The human gut microbiome plays key roles in health and disease. Although diet is a major driver of the microbiota physiology, the gut microbiota-mediated mechanisms that link diet to intestinal disorders and enteric infections are poorly understood. Our work is focused on discerning these mechanisms and underlying eco-immunological processes via colonic mucus barrier−gut microbiota interactions. Since the modern diet of developed countries includes significantly reduced dietary fiber, we seek to understand how a fiber-deprived gut microbiota impacts human health.
- Prof. Eric Martens, University of Michigan, USA
- Prof. Gabriel Nunez, University of Michigan, USA
- Prof. Bruce R. Hamaker, Purdue University, USA
Using gnotobiotic mouse models containing fully characterized human gut bacterial communities, we inted to:
- Study how a fiber-deprived gut microbiota resorts to host-secreted mucin glycoproteins leading to erosion of the colonic mucus barrier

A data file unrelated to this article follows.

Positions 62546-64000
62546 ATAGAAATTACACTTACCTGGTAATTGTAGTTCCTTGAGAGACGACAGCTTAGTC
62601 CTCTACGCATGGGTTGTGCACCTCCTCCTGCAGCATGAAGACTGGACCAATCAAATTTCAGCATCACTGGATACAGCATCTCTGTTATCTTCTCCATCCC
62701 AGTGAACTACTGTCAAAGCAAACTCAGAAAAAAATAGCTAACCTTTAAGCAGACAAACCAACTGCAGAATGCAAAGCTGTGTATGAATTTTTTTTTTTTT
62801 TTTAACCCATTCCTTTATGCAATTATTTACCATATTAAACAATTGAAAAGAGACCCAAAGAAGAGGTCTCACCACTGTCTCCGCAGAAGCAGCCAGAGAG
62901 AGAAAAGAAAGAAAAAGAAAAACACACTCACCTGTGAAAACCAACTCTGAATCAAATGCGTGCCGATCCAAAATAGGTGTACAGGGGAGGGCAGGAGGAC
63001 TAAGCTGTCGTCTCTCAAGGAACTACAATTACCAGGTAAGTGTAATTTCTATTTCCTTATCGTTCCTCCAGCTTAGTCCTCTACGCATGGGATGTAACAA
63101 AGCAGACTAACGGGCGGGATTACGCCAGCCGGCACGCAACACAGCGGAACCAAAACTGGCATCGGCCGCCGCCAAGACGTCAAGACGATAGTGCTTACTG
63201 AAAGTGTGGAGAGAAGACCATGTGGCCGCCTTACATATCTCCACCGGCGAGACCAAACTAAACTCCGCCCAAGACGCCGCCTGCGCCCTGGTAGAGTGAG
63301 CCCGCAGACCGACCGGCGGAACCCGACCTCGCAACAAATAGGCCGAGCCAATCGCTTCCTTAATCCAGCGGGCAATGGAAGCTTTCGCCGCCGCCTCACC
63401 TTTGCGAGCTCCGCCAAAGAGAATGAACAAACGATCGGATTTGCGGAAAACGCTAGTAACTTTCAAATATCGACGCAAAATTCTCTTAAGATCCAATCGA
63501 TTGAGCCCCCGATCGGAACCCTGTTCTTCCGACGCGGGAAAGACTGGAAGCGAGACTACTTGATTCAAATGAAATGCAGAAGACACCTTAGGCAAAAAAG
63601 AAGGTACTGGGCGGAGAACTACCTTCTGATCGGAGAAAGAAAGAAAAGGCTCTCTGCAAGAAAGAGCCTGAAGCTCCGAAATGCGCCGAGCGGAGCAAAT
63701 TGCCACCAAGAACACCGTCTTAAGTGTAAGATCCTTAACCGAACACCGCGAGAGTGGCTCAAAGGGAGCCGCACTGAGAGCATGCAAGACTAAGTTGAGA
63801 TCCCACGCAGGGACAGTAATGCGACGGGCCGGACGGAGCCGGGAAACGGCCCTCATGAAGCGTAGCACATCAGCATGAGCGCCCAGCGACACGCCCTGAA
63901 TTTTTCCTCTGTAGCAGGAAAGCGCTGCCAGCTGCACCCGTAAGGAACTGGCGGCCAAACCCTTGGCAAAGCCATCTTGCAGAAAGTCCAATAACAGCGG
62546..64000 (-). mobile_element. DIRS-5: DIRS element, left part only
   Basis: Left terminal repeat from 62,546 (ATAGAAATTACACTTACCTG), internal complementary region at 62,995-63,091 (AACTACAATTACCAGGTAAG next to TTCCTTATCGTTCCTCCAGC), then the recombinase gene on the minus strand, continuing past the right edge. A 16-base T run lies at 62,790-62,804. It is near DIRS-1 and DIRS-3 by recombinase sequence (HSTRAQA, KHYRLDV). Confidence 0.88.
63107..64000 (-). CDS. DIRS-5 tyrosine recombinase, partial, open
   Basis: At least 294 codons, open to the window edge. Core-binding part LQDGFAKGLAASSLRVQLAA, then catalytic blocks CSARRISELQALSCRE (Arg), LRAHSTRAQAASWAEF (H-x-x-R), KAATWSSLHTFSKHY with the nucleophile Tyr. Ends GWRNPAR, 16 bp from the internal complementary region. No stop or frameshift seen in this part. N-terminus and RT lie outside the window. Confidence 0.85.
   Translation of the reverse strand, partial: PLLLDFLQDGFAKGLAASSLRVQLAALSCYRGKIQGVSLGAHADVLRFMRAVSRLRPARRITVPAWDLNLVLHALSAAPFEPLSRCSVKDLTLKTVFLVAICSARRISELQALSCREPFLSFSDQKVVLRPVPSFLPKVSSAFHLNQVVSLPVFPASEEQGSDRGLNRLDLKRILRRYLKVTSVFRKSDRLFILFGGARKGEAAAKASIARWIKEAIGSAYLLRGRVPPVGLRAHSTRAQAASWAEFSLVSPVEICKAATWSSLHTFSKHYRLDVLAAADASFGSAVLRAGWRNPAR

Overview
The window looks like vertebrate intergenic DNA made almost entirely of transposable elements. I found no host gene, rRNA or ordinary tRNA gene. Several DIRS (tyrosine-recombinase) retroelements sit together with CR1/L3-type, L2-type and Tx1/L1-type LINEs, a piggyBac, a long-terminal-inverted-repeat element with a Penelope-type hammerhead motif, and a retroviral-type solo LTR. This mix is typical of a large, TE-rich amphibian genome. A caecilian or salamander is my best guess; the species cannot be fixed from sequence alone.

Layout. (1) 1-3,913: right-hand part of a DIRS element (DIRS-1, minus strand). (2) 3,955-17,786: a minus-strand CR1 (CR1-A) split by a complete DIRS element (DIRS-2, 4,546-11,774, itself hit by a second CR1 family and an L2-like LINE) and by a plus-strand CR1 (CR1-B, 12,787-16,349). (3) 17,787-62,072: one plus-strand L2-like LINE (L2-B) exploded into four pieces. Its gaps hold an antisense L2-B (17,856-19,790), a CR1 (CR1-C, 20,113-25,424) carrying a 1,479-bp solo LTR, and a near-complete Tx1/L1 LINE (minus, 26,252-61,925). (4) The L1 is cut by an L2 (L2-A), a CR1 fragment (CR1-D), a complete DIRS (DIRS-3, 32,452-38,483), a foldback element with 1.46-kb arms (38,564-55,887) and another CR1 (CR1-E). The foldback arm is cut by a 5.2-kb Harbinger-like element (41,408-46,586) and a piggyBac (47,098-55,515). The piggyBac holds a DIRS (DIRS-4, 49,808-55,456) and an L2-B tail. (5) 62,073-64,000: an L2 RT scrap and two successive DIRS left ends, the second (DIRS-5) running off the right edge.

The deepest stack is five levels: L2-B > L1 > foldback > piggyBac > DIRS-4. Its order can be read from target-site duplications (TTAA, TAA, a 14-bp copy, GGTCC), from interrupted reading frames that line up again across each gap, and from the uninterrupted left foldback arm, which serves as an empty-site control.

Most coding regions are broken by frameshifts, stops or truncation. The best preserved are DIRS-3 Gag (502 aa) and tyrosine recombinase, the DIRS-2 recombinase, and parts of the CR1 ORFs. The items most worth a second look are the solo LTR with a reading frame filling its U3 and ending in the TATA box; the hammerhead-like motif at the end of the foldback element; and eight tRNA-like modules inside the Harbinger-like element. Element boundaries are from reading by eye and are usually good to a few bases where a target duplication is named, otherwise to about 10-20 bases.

- Investigate host immune regulation in response to the fiber-deprived gut-microbiota-mediated erosion of the colonic mucus layer
- Examine changes in host susceptibility to an intestinal pathogen (Citrobacter rodentium) during microbiota-mediated erosion of the colonic mucus layer
- Design and test practicable prebiotic diets in order to maintain populations of fiber-degrading bacteria
A Dietary Fiber-Deprived Gut Microbiota Degrades the Colonic Mucus Barrier and Enhances Pathogen Susceptibility.
- Eco-Immunology and Microbiome
- Research Group - Genome